A porcine model of subcutaneous Staphylococcus aureus infection: a pilot study
Research output: Contribution to journal › Journal article › Research › peer-review
In this descriptive pilot study, we aim to establish a porcine Staphylococcus aureus skin infection model by subcutaneous injection (s.c.) of the porcine S54F9 S. aureus strain in the groin area. Six pigs were used in the study: Five pigs were injected with S. aureus, inocula ranging from 7 × 103 to 5 × 107 colony-forming units per kg bodyweight; one pig was injected with saline exclusively. Lesions were recorded up to 6 days postinoculation using clinical evaluation, ultrasound evaluation, microbiology, flow cytometry, and pathology. Inoculation gave rise to lesions ranging from localized skin infection, that is, minute histological changes, intracellular infection, and macroscopic abscess formation with sequestration of soft tissue, to generalized infection and development of disseminated intravascular coagulation necessitating euthanasia only 10 h after inoculation. Ultrasound assessment of maximum width and characteristics was not able to disclose the progress of the local infection. Flow cytometry and immunohistochemistry revealed the participation of γδT cells in the immune response. In conclusion, we did see a graded inflammatory response associated with the dose of s.c. inoculated bacteria, which may be useful for studying, in particular, the interaction of bacteria and inflammatory mononuclear cell populations. It needs to be investigated if the model is discriminatory and robust.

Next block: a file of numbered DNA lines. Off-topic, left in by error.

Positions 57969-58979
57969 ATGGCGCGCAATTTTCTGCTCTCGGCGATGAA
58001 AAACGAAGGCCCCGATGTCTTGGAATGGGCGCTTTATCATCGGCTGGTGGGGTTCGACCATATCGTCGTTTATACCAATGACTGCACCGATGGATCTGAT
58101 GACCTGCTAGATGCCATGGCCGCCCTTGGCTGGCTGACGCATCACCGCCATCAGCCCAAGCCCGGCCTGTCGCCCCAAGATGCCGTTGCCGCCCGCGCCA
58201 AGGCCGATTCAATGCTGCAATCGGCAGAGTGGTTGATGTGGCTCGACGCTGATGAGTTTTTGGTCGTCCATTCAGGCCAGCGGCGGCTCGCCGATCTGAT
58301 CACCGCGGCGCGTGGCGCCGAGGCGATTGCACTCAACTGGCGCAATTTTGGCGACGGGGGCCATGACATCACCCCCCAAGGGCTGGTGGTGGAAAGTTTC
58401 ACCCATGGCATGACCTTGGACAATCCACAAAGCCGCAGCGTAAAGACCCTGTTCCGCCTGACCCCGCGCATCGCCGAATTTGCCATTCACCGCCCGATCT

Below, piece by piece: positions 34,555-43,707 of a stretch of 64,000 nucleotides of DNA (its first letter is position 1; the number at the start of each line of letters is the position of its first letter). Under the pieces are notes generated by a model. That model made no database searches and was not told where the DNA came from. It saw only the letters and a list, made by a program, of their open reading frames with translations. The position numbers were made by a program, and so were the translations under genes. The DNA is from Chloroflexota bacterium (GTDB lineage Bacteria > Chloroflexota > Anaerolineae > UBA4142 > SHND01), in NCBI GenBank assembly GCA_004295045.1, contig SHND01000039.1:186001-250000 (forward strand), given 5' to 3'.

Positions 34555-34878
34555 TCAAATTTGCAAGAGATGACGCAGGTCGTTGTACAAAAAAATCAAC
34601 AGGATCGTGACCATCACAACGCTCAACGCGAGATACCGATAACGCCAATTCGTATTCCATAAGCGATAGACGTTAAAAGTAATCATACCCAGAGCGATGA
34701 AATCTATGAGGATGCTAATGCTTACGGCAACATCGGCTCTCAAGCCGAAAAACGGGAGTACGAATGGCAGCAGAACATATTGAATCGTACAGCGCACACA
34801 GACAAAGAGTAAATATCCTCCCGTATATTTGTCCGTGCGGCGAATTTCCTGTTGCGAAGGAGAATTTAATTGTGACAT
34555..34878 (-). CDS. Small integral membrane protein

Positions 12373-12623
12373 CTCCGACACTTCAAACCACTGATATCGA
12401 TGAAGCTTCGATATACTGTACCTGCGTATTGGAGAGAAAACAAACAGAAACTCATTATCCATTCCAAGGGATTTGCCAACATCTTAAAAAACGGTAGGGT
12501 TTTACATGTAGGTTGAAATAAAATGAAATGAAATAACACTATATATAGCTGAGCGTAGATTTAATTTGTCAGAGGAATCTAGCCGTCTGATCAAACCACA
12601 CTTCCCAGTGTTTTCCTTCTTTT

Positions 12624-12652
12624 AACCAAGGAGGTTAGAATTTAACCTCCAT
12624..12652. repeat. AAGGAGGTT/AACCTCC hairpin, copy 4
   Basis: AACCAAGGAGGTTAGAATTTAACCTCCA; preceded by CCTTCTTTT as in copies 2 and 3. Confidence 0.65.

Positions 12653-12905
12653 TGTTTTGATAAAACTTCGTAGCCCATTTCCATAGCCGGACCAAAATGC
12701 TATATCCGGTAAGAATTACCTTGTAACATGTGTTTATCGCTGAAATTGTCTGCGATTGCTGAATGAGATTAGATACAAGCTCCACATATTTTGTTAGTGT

|Journal||APMIS - Journal of Pathology, Microbiology and Immunology|
|Publication status||E-pub ahead of print - 2021|
- disseminated intravascular coagulation, intracellular Staphylococcus aureus, pigs, Porcine infection model, subcutaneous abscess